Notes on John C. Calhoun, A Disquisition on Government, () But “this [ social] state cannot exist without government”, and “In no age or country has any . A Disquisition on Government [John C. Calhoun, H. Lee Cheek Jr.] on Amazon. com. *FREE* shipping on qualifying offers. This volume provides the most. A DISQUISITION ON GOVERNMENT. In order to have a clear and just conception of the nature and object of government, it is indispensable to understand.

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Nor is it less certain, from the operation of all these causes, that the dominant majority, for the time, would have the same tendency to oppression and abuse of power, which, without the right of suffrage, irresponsible rulers would have. Neither would be able to retain power beyond some fixed term; for those seeking office and patronage would become too numerous to be rewarded by the offices and patronage at the disposal of the government; and these being the sole objects of pursuit, the disappointed would, at the next succeeding election, throw their weight into the opposite scale, in the hope of better success at the next turn of the wheel.

Nor, in stating that absolute governments exclude all other means of resistance to its authority than that of force, have I overlooked the case of governments of the numerical majority, which form, apparently, an exception.

US Political Thought, Notes on Calhoun’s A Disquisition on Government

To perfect society, it is necessary to develop the faculties, intellectual and moral, with which man is endowed. Having its origin in the same principle of our nature, constitution stands to governmentas government stands to society ; and, as the end for which society is ordained, would be defeated without government, so that for which government is ordained would, in a great measure, be defeated without constitution.

But this does not impeach the truth of the principles on which it rests. Being thus constrained, they are, in the next place, forced to regard the numerical majority, as, in effect, the entire people; that is, the greater part as the whole; and the government disqhisition the greater part as the government of the whole.

In answering the important question under consideration, it is not necessary to enter into an examination of the various contrivances adopted by these celebrated governments to counteract this tendency to disorder and abuse, nor to undertake to treat of constitution in disqusition most comprehensive sense.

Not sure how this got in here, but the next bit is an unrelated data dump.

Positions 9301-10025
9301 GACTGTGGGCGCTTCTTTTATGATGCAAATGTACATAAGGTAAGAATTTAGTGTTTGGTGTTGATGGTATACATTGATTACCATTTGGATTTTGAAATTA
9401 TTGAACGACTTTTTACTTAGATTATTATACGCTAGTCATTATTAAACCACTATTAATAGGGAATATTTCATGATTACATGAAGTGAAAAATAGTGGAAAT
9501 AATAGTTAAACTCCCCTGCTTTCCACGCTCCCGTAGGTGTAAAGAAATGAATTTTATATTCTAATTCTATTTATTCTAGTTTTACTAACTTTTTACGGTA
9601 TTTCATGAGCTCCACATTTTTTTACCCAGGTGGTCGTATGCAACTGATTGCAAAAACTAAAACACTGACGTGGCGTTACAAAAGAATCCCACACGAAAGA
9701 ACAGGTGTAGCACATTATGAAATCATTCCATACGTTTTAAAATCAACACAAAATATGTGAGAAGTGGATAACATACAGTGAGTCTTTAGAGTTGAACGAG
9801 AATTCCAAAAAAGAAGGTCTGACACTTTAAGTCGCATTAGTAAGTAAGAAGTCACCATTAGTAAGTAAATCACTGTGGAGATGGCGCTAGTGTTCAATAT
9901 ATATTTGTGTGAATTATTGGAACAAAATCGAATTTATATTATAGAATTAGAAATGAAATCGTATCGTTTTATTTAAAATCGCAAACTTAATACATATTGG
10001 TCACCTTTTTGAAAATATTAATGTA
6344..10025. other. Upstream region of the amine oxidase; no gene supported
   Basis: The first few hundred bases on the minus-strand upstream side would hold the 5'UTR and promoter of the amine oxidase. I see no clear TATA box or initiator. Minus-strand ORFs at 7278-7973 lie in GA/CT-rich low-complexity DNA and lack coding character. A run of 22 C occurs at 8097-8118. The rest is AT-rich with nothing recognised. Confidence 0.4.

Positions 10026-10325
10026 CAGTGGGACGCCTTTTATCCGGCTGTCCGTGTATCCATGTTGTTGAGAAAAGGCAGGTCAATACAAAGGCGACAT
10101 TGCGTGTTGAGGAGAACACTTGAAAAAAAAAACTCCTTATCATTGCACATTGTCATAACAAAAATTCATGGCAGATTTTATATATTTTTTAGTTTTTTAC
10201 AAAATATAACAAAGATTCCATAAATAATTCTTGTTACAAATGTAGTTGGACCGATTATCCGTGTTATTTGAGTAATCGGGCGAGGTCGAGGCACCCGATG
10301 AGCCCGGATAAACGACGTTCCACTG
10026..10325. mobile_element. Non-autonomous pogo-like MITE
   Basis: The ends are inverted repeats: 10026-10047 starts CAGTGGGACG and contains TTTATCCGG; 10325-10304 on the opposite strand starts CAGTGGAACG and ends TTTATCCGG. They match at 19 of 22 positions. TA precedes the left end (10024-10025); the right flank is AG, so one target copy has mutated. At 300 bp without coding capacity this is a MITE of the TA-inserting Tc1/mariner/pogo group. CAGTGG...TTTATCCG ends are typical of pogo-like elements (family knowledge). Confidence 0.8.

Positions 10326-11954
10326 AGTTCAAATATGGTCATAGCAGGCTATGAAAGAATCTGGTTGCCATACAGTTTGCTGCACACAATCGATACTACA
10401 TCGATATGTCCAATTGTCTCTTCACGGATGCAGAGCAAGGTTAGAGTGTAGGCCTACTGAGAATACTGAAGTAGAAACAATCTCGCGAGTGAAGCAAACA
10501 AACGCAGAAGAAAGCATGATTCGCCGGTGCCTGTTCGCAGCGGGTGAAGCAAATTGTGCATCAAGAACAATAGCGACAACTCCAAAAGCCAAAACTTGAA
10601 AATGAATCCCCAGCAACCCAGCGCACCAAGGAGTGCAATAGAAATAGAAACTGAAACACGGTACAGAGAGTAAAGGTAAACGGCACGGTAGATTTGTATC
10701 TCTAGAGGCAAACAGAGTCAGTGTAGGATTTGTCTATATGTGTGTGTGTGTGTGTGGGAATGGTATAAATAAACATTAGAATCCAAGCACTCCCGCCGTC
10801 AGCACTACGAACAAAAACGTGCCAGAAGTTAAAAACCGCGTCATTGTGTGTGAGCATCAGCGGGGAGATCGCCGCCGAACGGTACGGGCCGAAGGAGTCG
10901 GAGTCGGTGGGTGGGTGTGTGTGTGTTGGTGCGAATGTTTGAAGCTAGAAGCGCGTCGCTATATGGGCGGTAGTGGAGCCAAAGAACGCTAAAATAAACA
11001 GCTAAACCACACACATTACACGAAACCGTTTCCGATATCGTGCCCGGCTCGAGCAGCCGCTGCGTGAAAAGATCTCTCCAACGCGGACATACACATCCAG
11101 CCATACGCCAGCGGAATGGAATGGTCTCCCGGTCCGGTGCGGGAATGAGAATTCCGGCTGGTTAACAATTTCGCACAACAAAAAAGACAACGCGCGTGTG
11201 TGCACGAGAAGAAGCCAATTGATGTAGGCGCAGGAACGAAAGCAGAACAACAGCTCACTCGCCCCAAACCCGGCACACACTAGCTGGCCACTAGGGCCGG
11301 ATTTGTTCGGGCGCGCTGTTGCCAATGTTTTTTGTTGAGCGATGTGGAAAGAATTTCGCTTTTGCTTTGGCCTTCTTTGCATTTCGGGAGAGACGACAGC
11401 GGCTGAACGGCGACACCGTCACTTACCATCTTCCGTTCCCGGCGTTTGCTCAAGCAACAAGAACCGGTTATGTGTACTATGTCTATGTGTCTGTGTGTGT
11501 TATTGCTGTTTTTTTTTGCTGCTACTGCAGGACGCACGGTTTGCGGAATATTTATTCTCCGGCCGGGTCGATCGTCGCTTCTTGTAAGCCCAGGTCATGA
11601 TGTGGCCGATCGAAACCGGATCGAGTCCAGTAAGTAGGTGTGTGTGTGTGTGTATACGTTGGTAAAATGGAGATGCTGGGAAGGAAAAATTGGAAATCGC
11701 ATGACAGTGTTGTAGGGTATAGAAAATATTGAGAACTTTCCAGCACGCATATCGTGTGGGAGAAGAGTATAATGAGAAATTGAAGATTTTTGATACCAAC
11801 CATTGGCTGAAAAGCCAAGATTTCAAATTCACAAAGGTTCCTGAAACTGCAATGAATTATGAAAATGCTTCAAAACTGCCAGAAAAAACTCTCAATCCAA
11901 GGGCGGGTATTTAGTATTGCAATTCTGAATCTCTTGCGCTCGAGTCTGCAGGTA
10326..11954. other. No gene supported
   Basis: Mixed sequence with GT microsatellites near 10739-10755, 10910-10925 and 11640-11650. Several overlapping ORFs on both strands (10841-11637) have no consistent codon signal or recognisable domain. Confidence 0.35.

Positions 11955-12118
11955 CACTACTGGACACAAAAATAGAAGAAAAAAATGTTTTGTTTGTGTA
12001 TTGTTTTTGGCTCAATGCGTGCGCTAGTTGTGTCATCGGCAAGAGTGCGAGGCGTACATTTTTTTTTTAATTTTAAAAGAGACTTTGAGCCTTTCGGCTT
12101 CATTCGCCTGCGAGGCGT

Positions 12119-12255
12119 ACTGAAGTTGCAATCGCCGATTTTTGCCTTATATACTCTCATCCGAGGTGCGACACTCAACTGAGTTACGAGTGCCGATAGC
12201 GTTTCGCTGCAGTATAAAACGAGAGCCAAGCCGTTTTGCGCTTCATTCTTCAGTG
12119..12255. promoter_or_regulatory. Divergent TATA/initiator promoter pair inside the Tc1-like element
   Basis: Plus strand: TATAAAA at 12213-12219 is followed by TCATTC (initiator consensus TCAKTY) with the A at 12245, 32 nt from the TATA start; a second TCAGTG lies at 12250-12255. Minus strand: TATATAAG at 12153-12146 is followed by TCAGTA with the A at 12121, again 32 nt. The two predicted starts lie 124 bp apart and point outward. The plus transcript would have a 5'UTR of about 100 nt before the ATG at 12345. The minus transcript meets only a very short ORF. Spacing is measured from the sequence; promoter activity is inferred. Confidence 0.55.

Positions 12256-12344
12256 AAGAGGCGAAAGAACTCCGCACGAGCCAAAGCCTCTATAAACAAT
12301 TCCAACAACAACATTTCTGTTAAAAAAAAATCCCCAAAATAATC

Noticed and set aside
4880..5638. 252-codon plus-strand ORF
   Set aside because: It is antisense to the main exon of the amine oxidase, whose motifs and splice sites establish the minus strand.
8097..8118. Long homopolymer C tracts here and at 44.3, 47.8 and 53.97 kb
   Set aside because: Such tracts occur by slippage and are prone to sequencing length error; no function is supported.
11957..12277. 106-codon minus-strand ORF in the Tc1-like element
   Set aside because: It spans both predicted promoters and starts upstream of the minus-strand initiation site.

These savage provisions were enforced with the utmost rigor against the indebted and impoverished plebeians. Such an organism, then, as will furnish the gvernment by which resistance may be systematically and peaceably made on the part of the ruled, to oppression and abuse of power on the part of the rulers, is the first and indispensable step towards forming a constitutional government.

For, without a constitution—something to counteract the strong tendency of government to disorder and abuse, and to give stability to political institutions—there can be little progress or permanent improvement.

For, as the community becomes populous, wealthy, refined, and highly civilized, the difference between the rich and the poor will become more strongly marked; and the number of the ignorant and dependent greater in proportion to the rest of the community.


The same cause, which, in governments of the numerical majority, gives to party attachments and antipathies such force, as to place party triumph and ascendency above the safety and prosperity of the community, will just as certainly give them sufficient ln to overpower all regard for truth, justice, sincerity, and moral obligations of every description.

John C. Calhoun – Disquisition on Government

The powers necessary for this purpose will ever prove sufficient to aggrandize those who control it, at the expense of the rest of the community. This principle, in constitutional governments, is compromise —and in absolute governments, is force —as will be next explained. Where the organism is perfect, every interest will be truly and fully represented, and of course the whole community must be so. He, in his infinite wisdom and goodness, has allotted to every class of animated beings its condition and appropriate functions; and has endowed each with feelings, instincts, capacities, and faculties, best adapted to its allotted condition.

The effect of this is, to make the different orders or classes diequisition an aristocracy, or monarchy, far more jealous and watchful of encroachment on their respective rights; and more resolute and persevering in resisting attempts to concentrate power in any one class or order.